School sends 10yr old DS home to empty house.

(127 Posts)
khaleesi71 Fri 25-Nov-16 10:27:17

I work 50 miles from home and DH is SAHD. Yesterday DS was to go to an after school club until 4. However he 'hurt' his ankle and said he didn't want to do his activity. I say 'hurt' as our old cat was put to sleep this week with little notice and he's been sad and clingy (understandably). The school know this. As DS was not due back until 4 he was out on some errands. Unfortunately the area has a dreadful signal and there are some complete black spots so he did not see the 4 missed calls from the school. When he emerged from the black spot he picked up a message to say 'Finlay didn't want to do his club, he's hurt his ankle and we've sent him home'. To an empty house. DS was scared and upset but had the sense to take himself to a friends house and they wrote a note to put through our letter box so DH knew where he was when he got home. DH had come home as they were doing this. We have complained to the school and asked for their policy on this but I'm so cross that they put DS in this vulnerable position. Is this normal practice? I can't understand why they didn't keep him in his (paid for) after school activity whilst they contacted DH - who would have picked him up at 4 anyway.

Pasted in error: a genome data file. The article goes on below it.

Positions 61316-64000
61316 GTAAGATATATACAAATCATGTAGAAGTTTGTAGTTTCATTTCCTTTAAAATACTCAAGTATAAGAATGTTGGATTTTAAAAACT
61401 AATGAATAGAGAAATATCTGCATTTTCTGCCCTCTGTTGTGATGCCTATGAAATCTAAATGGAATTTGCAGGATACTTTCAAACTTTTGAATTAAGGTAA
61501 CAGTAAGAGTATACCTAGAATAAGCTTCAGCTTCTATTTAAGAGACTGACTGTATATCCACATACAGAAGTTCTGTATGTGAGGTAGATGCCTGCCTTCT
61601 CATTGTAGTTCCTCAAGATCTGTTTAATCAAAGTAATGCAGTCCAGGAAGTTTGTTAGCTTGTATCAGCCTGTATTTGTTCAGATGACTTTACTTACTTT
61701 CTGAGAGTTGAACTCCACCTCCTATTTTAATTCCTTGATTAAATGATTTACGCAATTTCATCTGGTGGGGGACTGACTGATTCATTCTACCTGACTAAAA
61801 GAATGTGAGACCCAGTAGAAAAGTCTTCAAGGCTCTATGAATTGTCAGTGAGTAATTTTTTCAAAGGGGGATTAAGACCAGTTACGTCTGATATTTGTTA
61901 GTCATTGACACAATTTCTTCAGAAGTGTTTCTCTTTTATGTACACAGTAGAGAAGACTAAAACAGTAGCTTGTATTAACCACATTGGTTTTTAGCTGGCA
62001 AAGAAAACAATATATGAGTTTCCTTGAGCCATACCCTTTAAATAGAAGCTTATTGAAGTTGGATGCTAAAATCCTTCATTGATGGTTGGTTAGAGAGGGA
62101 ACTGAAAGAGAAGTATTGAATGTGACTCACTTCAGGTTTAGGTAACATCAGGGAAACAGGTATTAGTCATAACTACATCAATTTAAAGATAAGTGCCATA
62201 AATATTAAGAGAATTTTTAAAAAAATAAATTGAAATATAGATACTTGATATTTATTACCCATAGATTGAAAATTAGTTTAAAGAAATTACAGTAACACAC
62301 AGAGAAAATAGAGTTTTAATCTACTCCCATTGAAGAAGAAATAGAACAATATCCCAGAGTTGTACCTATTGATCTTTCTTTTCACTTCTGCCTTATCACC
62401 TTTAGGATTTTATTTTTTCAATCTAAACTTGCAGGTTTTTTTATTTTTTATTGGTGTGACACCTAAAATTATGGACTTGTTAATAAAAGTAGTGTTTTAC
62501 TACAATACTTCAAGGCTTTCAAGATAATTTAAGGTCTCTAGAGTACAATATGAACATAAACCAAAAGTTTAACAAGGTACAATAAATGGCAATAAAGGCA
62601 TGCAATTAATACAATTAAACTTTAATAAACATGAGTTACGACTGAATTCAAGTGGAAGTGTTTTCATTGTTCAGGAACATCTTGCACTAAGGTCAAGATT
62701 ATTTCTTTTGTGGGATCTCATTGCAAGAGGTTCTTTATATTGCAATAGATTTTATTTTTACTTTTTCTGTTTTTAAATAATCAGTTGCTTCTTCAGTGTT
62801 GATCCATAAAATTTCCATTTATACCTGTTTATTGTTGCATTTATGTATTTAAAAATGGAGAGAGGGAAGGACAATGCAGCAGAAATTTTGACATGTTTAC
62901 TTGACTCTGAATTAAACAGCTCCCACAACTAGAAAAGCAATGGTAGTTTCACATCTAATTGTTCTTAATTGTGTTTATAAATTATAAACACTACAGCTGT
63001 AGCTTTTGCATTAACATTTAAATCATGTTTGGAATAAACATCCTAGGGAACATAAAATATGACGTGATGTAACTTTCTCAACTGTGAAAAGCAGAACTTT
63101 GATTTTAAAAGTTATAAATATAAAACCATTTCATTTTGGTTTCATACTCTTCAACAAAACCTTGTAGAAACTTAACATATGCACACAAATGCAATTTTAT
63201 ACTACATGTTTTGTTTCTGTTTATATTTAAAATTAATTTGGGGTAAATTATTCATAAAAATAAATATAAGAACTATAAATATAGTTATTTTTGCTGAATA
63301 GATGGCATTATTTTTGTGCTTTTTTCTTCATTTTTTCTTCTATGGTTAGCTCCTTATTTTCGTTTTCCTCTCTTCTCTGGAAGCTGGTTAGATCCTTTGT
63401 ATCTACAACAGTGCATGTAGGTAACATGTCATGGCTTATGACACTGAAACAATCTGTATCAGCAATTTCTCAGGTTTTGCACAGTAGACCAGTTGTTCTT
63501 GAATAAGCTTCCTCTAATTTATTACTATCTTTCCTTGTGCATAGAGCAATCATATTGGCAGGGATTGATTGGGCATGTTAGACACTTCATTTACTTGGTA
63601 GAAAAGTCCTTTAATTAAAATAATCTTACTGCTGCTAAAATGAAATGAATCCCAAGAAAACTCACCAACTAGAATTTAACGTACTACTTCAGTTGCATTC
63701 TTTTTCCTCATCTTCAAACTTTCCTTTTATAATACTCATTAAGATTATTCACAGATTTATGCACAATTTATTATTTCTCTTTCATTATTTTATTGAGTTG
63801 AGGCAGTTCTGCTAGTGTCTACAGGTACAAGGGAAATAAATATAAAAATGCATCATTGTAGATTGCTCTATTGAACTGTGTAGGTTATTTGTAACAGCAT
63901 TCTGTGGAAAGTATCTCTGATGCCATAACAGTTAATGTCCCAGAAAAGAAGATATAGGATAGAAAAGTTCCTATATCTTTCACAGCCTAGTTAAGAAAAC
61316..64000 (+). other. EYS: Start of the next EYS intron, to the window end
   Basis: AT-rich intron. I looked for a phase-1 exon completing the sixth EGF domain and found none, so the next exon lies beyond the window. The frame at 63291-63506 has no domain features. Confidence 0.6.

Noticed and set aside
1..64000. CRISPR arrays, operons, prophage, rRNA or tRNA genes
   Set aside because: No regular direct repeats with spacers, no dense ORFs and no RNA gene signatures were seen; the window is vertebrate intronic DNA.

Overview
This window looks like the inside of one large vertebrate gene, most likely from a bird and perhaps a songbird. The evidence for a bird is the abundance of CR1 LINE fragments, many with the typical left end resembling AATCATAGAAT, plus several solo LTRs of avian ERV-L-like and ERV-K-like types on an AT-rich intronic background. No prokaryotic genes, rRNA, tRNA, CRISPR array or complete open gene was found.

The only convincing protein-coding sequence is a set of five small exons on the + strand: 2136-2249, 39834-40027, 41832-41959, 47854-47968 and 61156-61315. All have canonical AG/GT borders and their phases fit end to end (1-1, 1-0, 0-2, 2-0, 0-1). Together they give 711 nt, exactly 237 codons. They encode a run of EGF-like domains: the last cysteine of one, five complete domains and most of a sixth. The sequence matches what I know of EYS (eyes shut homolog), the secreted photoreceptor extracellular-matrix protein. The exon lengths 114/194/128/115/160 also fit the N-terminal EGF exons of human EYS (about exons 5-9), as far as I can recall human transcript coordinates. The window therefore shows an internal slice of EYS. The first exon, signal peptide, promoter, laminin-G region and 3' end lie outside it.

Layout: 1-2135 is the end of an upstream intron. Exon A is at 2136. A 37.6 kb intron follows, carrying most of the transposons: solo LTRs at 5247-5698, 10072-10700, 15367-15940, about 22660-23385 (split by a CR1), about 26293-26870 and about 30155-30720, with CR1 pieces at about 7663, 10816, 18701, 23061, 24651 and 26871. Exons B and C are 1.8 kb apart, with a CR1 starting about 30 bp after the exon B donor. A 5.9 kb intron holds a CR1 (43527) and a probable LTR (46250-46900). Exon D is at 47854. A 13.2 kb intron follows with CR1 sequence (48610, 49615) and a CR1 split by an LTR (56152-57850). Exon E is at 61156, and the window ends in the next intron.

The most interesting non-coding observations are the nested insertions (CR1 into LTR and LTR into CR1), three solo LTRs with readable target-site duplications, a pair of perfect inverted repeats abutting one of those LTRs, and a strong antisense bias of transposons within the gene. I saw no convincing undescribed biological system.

sparechange Fri 25-Nov-16 10:29:31

How did he get from school to home?

Sirzy Fri 25-Nov-16 10:31:29

Does he normally walk home from school alone?

khaleesi71 Fri 25-Nov-16 10:31:45

He walked - on his own, in the dark and down a steep hill. With a hurt ankle. We don't live far from the school at all but he was upset and had to cross a busy road on his own. sad